PLEASE! If you see any mistakes, I'm 100% sure that I have wrongly identified some birds.
So please let me know on my guestbook at the bottom of the page
Jungle Babbler, Turdoides striata

The jungle babbler (Turdoides striata) is a member of the family Leiothrichidae found in the Indian subcontinent. They are gregarious birds that forage in small groups of six to ten birds, a habit that has given them the popular name of "Seven Sisters" in urban Northern India, and Saath bhai (seven brothers) in Bengali with cognates in other regional languages which also mean "seven brothers".

The jungle babbler is a common resident breeding bird in most parts of the Indian subcontinent and is often seen in gardens within large cities as well as in forested areas. In the past, the orange-billed babbler, Turdoides rufescens, of Sri Lanka was considered to be a subspecies of jungle babbler, but has now been elevated to a species.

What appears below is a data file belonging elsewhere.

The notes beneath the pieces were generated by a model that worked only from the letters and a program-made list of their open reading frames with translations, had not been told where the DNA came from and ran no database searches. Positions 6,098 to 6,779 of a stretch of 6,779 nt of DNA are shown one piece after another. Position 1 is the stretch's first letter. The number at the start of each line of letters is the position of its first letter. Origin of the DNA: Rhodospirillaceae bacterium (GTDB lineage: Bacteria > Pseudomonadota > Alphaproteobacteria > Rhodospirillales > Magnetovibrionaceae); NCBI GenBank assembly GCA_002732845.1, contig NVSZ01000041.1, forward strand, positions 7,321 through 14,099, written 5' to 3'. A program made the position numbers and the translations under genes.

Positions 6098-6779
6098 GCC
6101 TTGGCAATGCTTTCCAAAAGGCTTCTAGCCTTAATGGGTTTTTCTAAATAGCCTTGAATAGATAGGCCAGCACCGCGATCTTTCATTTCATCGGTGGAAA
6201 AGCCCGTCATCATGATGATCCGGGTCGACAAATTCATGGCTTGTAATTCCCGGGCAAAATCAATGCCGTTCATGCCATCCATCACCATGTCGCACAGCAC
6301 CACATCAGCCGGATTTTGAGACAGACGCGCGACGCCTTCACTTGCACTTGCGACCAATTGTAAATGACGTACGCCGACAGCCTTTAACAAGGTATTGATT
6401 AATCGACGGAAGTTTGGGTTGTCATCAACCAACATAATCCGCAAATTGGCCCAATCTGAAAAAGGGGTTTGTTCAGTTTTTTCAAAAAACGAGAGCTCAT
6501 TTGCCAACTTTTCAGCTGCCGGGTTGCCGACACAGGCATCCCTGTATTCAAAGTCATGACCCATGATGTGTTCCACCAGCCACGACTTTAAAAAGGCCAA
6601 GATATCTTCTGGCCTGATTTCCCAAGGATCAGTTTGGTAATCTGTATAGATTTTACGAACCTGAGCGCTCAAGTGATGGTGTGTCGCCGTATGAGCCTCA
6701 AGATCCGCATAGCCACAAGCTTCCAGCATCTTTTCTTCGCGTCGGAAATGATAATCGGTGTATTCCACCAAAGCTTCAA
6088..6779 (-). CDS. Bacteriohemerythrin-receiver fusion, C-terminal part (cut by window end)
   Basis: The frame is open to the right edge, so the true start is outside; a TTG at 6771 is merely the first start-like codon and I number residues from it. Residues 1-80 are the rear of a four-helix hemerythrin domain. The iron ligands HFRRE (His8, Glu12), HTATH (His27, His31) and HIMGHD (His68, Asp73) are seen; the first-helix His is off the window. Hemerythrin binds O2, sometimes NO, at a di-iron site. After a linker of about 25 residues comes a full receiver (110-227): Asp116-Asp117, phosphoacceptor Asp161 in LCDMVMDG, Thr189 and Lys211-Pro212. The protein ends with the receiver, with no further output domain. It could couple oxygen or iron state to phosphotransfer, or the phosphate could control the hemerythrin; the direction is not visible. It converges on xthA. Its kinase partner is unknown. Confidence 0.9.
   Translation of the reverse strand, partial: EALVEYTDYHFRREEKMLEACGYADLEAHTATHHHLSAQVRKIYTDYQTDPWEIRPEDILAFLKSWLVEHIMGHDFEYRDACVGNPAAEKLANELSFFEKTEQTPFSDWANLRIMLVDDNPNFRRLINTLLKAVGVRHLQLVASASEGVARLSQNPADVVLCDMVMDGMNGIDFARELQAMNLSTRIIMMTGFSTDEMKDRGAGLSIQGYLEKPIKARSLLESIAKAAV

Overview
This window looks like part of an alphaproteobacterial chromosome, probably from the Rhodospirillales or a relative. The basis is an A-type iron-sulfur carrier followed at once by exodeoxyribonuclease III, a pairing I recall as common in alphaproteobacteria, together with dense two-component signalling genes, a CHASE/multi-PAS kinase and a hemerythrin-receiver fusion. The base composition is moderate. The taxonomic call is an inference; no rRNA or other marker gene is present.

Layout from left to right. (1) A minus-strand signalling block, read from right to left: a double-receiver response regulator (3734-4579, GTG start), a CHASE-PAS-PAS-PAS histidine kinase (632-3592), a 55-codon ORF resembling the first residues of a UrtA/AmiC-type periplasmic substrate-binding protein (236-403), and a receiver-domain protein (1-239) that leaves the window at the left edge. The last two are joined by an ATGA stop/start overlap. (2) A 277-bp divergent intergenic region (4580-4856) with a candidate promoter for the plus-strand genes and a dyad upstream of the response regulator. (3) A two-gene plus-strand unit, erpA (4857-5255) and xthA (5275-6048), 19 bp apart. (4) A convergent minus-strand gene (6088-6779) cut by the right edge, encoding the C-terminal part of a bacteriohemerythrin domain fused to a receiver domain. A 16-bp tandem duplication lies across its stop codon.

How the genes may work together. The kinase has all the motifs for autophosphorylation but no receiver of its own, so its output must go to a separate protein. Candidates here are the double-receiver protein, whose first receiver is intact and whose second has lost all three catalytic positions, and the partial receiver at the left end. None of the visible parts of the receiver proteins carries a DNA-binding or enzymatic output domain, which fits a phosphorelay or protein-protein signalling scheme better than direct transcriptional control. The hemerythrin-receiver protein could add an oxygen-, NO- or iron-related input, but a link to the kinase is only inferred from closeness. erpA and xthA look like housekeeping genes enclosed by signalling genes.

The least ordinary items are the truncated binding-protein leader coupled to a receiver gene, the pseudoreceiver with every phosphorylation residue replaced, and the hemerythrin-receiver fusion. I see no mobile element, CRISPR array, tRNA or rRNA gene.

Jungle Babbler, Turdoides striata

Range map from Ornithological Portal
Range map from - Ornithological Portal is one of those MUST visit pages if you're in to bird watching. You can find just about everything there

The jungle babbler's habitat is forest and cultivation. This species, like most babblers, is non-migratory, and has short rounded wings and a weak flight. The sexes are identical, drably coloured in brownish grey with a yellow-bill making them confusable only with the endemic yellow-billed babblers of peninsular India and Sri Lanka. The upperparts are usually slightly darker in shade and there is some mottling on the throat and breast.

The race T. s. somervillei of Maharashtra has a very rufous tail and dark primary flight feathers.The jungle babbler can be separated from the white-headed babbler by the dark loreal zone between the bill and the eye as well as the lack of a contrasting light crown. The calls of the two species are however distinct and unmistakable.

The jungle babbler has harsh nasal calls while the white-headed babbler has high pitched calls. Another babbler that is similarly found in urban areas is the large grey babbler, however that species has a distinctive long tail with white outer tail feathers.